Michigan is calling Mark Regnerus, whose study supposedly showing that children raised by same-sex couples do worse than children of married heterosexuals, was the subject of immense professional criticism two years ago.  Regnerus counted those with a parent who had any same-sex sexual relationship, however fleeting, as raised by gay or lesbian parents, even though very few of the children lived with a parent and a parent's partner for any length of time.  None of those studied had been raised from birth by a same-sex couple.  Look for ACLU attorney Leslie Cooper to do a stunning cross-examination of Regnerus.  (For a preview, check out the criticism of Regnerus in this Lambda Legal brief in an earlier case). Adoption expert David Brodzinsky, a witness for the plaintiffs, has already critiqued the Regnerus study and offered his own opinion that denying parentage to both adoptive parents (as well as marriage) is bad for the children.  Because the children of the plaintiffs were all adopted from the state foster care system, his testimony is especially valuable in this case.

Anyone interested in following this trial has an amazing resource -- the live blogging of attorney Jane Bassett, who practices LGBT family law and elder law in Michigan.  She covered yesterday's full day of trial in 11 updates.  Today was a short day, and she provided 2 updates.  She'll be back at it tomorrow, when the plaintiffs offer LGBT demographer extraordinaire, Gary Gates, as their next witness.  Because Jane Bassett understands the law and the issues in this case so well, I trust her more than the newspaper sources covering the trial.

If the judge insists on striking down Michigan's marriage ban, I sure hope he separately strikes down the ban on second-parent adoption.  I know the plaintiffs are trying to get him to do that, and I commend the plaintiffs, who have always sought dual parentage, not marriage, as their main goal.  I'll be following Jane Bassett's blog every day until the trial ends.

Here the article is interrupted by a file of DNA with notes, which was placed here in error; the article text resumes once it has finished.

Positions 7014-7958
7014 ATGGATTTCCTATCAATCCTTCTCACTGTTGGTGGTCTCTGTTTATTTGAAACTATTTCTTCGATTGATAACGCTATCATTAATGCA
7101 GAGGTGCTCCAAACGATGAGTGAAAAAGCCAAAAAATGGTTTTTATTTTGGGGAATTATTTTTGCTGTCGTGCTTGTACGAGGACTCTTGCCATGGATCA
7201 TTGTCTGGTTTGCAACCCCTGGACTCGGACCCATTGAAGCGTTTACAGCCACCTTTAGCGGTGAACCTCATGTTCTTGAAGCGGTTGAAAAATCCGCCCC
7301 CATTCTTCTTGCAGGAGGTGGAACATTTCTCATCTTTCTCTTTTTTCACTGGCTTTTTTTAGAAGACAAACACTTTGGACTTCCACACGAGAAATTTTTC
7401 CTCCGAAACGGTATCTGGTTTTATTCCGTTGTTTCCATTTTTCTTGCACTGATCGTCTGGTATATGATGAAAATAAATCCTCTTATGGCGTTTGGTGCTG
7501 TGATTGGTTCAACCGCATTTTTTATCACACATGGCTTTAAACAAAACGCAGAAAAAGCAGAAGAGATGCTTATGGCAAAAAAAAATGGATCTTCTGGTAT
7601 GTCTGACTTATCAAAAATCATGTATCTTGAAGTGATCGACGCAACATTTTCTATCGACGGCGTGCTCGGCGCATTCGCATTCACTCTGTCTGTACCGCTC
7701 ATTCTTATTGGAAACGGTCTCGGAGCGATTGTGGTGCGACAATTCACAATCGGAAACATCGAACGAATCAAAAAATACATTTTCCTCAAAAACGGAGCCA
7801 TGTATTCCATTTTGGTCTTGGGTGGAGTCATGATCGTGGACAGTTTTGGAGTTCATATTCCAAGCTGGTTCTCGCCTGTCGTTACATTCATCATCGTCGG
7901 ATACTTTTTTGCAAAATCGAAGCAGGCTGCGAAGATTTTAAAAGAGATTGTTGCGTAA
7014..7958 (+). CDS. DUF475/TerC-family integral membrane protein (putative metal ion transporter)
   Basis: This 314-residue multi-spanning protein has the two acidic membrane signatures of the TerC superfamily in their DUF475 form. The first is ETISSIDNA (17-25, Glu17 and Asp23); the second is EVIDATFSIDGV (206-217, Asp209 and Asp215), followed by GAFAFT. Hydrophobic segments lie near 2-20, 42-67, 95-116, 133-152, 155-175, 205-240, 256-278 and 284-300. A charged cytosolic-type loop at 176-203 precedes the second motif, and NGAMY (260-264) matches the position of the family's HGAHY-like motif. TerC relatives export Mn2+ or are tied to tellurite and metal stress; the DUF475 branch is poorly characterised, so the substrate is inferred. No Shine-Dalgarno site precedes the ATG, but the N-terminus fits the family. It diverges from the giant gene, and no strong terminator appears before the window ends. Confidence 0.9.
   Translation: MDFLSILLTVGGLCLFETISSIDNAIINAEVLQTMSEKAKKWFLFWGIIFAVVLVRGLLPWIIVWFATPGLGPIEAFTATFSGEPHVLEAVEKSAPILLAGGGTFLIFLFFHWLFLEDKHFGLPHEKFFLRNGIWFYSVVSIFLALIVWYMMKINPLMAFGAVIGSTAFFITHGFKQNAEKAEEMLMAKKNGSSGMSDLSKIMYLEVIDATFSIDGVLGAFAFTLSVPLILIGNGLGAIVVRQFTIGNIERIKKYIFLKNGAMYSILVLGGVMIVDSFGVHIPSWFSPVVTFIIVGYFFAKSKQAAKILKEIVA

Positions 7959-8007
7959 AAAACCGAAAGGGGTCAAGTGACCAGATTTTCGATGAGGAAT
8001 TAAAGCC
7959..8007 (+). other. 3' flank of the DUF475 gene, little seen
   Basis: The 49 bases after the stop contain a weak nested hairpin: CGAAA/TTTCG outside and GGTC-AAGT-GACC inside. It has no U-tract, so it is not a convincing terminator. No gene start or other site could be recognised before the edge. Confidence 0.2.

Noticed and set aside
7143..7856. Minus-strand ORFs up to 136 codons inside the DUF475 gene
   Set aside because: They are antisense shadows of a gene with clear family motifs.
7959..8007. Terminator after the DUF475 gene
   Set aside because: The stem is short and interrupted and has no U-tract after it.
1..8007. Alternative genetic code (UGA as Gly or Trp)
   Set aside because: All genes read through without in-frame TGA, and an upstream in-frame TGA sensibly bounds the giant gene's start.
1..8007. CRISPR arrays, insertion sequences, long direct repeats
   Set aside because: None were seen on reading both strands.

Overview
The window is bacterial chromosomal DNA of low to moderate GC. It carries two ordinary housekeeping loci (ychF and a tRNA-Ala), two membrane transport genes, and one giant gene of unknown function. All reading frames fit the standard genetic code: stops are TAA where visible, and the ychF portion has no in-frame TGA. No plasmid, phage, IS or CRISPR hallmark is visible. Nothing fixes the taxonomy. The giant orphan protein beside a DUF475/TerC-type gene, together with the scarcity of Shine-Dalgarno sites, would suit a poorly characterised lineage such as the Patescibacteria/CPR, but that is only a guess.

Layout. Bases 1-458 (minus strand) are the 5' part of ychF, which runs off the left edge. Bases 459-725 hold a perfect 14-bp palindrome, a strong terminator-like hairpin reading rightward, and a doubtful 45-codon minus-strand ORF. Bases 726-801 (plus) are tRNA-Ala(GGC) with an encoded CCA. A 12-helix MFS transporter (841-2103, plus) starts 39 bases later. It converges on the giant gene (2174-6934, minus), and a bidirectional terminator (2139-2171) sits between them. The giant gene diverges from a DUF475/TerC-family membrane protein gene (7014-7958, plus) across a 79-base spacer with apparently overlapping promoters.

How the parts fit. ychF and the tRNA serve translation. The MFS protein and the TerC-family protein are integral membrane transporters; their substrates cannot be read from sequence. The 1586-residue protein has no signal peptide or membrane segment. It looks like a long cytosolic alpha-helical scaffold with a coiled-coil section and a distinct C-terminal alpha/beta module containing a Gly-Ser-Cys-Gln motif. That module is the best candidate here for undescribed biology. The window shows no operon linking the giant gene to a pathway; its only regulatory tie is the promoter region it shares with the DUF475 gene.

Tuesday, November 26, 2013

That was fast! Arkansas Supreme Court rules there is no mandatory ban in custody and visitation cases on the presence of a nonmarital partner

Seems like I just wrote about the case of Moix v. Moix.  Oh....I DID just write about it!  The Arkansas Supreme Court heard oral argument earlier this month, and two weeks later it ruled.  The trial judge was wrong, the court held, in finding that the state has a "blanket ban" on the presence of a romantic partner during visitation.  Instead, the primary consideration in every case is the best interests of the child.  Because it ruled for the father on this state family law ground, it declined to address the constitutional arguments made on the father's behalf.

The court did not provide much analysis other than the best interests test, but its reference to one particular case stands out.  In Taylor v. Taylor, the Arkansas Supreme Court reversed a trial judge who ruled against a mother who was living with a lesbian but was not in a romantic relationship with her.  The mother also testified that she was not herself a lesbian.  The trial judge feared that others would believe there was such a romantic relationship, but on appeal the court said that the outcome of the case could not turn on the false perceptions of others.  It would be easy to read the Taylor case as saying only that a mother can win as long as she isn't really a lesbian.  But the Moix opinion says more than that about Taylor.  It points out, accurately, the Taylor cited cases from other states for the proposition that "there must be concrete proof of likely harm to the children from the parent's living arrangement before a change in custody can be made...'Evidence-based factors must govern,' rather than stereotypical presumptions of future harm."  And those cases (although Moix does not explicitly say this) were cases in which the parent actually was gay or lesbian.  From this, I think it's fair to read Moix as requiring proof of harm before there can be a restriction on a parent's relationship with a same-sex partner.

Unfortunately for Mr. Moix and his son, the court remanded the case for further proceedings.  The trial judge made a factual finding that the partner posed no threat to the health, safety or welfare of the child and that there was nothing else that militated against the overnight visitation, but these findings weren't enough for the Supreme Court to simply remove the restriction.  Rather, the trial court is now to determine whether a restriction is in the child's best interests.  Let's hope the trial judge acts as quickly as the Supreme Court did.

Wednesday, November 13, 2013

Arkansas Supreme Court reconsiders ban on presence of unmarried partner during visitation